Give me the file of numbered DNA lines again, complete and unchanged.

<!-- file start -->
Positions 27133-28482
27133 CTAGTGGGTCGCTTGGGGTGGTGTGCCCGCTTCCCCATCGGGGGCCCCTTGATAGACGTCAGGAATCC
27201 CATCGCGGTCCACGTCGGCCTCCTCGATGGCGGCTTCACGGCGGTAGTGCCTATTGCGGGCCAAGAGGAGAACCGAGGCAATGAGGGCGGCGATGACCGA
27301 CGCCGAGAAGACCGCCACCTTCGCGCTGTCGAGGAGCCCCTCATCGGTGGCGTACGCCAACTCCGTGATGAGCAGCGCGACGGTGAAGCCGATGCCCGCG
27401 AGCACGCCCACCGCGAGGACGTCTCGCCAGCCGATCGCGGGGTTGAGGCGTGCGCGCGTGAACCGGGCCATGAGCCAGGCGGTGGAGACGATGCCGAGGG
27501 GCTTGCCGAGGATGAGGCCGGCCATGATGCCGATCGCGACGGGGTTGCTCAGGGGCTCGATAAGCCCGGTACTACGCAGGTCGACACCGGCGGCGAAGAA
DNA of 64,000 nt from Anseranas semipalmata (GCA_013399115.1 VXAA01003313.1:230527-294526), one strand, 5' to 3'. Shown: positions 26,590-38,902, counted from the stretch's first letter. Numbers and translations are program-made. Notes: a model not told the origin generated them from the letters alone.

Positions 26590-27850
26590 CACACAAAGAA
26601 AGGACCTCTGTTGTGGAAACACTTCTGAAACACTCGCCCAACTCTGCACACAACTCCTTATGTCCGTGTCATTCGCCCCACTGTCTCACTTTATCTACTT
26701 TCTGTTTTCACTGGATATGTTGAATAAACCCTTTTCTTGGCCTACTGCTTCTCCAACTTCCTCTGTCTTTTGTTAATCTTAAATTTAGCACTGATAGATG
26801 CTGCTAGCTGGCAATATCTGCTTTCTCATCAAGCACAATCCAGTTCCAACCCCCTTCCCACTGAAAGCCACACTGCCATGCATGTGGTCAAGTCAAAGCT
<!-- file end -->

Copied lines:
Positions 27133-28482
27133 CTAGTGGGTCGCTTGGGGTGGTGTGCCCGCTTCCCCATCGGGGGCCCCTTGATAGACGTCAGGAATCC
27201 CATCGCGGTCCACGTCGGCCTCCTCGATGGCGGCTTCACGGCGGTAGTGCCTATTGCGGGCCAAGAGGAGAACCGAGGCAATGAGGGCGGCGATGACCGA
27301 CGCCGAGAAGACCGCCACCTTCGCGCTGTCGAGGAGCCCCTCATCGGTGGCGTACGCCAACTCCGTGATGAGCAGCGCGACGGTGAAGCCGATGCCCGCG
27401 AGCACGCCCACCGCGAGGACGTCTCGCCAGCCGATCGCGGGGTTGAGGCGTGCGCGCGTGAACCGGGCCATGAGCCAGGCGGTGGAGACGATGCCGAGGG
27501 GCTTGCCGAGGATGAGGCCGGCCATGATGCCGATCGCGACGGGGTTGCTCAGGGGCTCGATAAGCCCGGTACTACGCAGGTCGACACCGGCGGCGAAGAA
DNA of 64,000 nt from Anseranas semipalmata (GCA_013399115.1 VXAA01003313.1:230527-294526), one strand, 5' to 3'. Shown: positions 26,590-38,902, counted from the stretch's first letter. Numbers and translations are program-made. Notes: a model not told the origin generated them from the letters alone.

Positions 26590-27850
26590 CACACAAAGAA
26601 AGGACCTCTGTTGTGGAAACACTTCTGAAACACTCGCCCAACTCTGCACACAACTCCTTATGTCCGTGTCATTCGCCCCACTGTCTCACTTTATCTACTT
26701 TCTGTTTTCACTGGATATGTTGAATAAACCCTTTTCTTGGCCTACTGCTTCTCCAACTTCCTCTGTCTTTTGTTAATCTTAAATTTAGCACTGATAGATG
26801 CTGCTAGCTGGCAATATCTGCTTTCTCATCAAGCACAATCCAGTTCCAACCCCCTTCCCACTGAAAGCCACACTGCCATGCATGTGGTCAAGTCAAAGCT